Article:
Sign in

Behind the Buy: BMO builds a digital 'surround-sound ecosystem'

Why the bank allocated two-thirds of its campaign ad spend to contextual and immersive ads online and in social.

By Daniel Calabretta
Jan 29, 2021

Priyanka Hero

The industry knew it was coming. Maybe just not so soon.

The events of 2020 triggered digital to officially overtake TV and other traditional media in terms of ad spend. Canada, in fact, has been outpacing the U.S. and the U.K. when it comes to digital allocation, according to new research from SMI. The scales were first tipped during the second quarter of 2020 – by the end of the year, online media accounted for 62% of all advertising spend (versus 58% in the U.S.).

Coincidentally, that percentage is exactly how much UM allocated to digital, search, social and mobile channel ads for a BMO campaign that launched this month.

The campaign for BMO's new Eclipse Visa Infinite card features influencer-generated content from several creators – including Priyanka, the winner of the inaugural season of Canada's Drag Race. The marketing push – developed alongside FCB and Reprise – began with TV and OOH ads running across the country earlier this month, before launching online last week.

Using YouTube's video customization tool, Director Mix, 281 assets were created and inserted into pre-roll. The tool allowed BMO to craft multiple versions of video customized for different audiences and contexts. Food lovers, for example, were targeted with a relevant influencer showing them how to earn points on takeout orders or groceries to try out a new recipe. This was done to put the focus on different lifestyles and interests to show how BMO's new rewards card can help users earn extra points, regardless of their passion points.

According to Ryan Hunter, director of connection and planning at UM, 62% of the budget was dedicated toward digital media – 34% of which was allotted to YouTube; 32% went toward search; 28% toward social and immersive experience-based units via Twitter, Facebook and Instagram; and 6% went toward mobile ad units.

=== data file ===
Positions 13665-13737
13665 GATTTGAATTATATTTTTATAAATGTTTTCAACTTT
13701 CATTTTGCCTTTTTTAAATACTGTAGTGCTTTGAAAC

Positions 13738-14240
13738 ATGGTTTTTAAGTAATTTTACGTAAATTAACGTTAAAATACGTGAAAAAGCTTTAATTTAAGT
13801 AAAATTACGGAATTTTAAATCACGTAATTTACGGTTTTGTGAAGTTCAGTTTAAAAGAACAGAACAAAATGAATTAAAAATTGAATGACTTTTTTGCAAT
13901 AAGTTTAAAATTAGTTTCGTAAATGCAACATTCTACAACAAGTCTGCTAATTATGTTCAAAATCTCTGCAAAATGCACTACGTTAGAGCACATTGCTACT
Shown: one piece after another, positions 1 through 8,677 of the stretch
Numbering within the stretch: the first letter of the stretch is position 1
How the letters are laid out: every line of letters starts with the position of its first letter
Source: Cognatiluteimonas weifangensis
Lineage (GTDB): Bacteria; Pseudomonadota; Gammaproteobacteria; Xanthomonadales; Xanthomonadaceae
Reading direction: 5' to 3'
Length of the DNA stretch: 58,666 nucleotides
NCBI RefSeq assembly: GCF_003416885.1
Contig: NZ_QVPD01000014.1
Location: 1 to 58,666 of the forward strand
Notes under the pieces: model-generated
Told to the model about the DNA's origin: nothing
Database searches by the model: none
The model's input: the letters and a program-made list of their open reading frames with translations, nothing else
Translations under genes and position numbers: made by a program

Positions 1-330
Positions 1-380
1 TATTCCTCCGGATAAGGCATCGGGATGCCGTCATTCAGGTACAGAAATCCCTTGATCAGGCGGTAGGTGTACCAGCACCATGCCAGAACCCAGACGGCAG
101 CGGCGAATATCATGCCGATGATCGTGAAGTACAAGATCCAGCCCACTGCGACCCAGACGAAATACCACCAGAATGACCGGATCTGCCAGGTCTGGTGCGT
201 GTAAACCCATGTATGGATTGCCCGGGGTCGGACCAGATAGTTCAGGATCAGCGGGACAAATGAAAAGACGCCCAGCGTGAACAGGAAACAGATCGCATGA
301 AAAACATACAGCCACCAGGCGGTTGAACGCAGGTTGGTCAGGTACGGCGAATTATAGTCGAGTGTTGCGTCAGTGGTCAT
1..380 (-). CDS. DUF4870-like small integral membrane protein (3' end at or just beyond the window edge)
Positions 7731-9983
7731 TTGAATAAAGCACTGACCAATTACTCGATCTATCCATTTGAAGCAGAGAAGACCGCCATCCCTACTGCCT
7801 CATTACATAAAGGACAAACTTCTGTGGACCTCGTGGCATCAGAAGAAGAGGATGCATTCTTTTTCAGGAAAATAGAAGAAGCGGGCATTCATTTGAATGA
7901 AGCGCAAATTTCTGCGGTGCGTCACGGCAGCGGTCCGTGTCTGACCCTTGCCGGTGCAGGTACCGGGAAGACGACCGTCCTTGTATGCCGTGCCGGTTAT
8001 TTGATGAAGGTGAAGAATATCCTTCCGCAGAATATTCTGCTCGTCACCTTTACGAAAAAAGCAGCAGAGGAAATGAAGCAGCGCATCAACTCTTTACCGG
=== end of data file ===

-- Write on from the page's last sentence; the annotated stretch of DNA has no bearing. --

Hunter says ads that ran in traditional channels were part of an initial awareness phase that launched January 18 and which was designed to announce the new product. Similar creative for that initial phase was eventually carried through to the second mid-funnel stage online for visual consistency.

"The campaign was structured on, 'Here's our bang moment – let's put ourselves in front of everyone we possibly can that fits that demographic, in that first week, in the channels that are relevant to them, and at a high degree of frequency," says Hunter.

"We don't want to be delivering super-long format content when you're talking about that level of frequency. It's a quick hit – with the instant recognition of influencers like Priyanka to anchor our messaging," he adds. "[The focus was on getting] that resonance and ad recall moving, so that when we hit our next stage, we can get right into developing an actionable performance ecosystem for this card."

Hunter says the team decided to extend the campaign through to social – leveraging reels, GIFs and emojis on platforms like Facebook – after working with FCB to map out the consumer journey of its millennial target audience. "We were looking to create a holistic ecosystem with our platform. It wasn't necessarily about any one specific format within that – the formats were decided upon as ways in which to be completely agnostic of format within their digital journey," Hunter says.

He adds that the campaign was unique due to its ability to create a "visually consistent, surround sound experience" for a nuanced cohort with varying interests. "We took careful consideration to audit the journey and identify any and all relevant moments of intercept – and the channels that would best facilitate our ability to be there."

With files from Justin Crann